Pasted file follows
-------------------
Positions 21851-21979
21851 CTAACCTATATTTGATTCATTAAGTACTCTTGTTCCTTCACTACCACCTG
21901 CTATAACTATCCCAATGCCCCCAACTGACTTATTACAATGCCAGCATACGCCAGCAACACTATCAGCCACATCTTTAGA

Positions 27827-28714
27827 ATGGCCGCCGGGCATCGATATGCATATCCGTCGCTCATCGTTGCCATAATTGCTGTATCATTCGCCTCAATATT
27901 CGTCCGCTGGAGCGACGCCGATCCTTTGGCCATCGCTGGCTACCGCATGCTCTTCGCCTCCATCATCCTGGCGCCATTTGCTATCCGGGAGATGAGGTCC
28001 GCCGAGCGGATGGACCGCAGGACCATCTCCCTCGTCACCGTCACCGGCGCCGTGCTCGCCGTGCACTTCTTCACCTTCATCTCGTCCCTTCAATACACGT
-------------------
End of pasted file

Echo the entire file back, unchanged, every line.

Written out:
Positions 21851-21979
21851 CTAACCTATATTTGATTCATTAAGTACTCTTGTTCCTTCACTACCACCTG
21901 CTATAACTATCCCAATGCCCCCAACTGACTTATTACAATGCCAGCATACGCCAGCAACACTATCAGCCACATCTTTAGA

Positions 27827-28714
27827 ATGGCCGCCGGGCATCGATATGCATATCCGTCGCTCATCGTTGCCATAATTGCTGTATCATTCGCCTCAATATT
27901 CGTCCGCTGGAGCGACGCCGATCCTTTGGCCATCGCTGGCTACCGCATGCTCTTCGCCTCCATCATCCTGGCGCCATTTGCTATCCGGGAGATGAGGTCC
28001 GCCGAGCGGATGGACCGCAGGACCATCTCCCTCGTCACCGTCACCGGCGCCGTGCTCGCCGTGCACTTCTTCACCTTCATCTCGTCCCTTCAATACACGT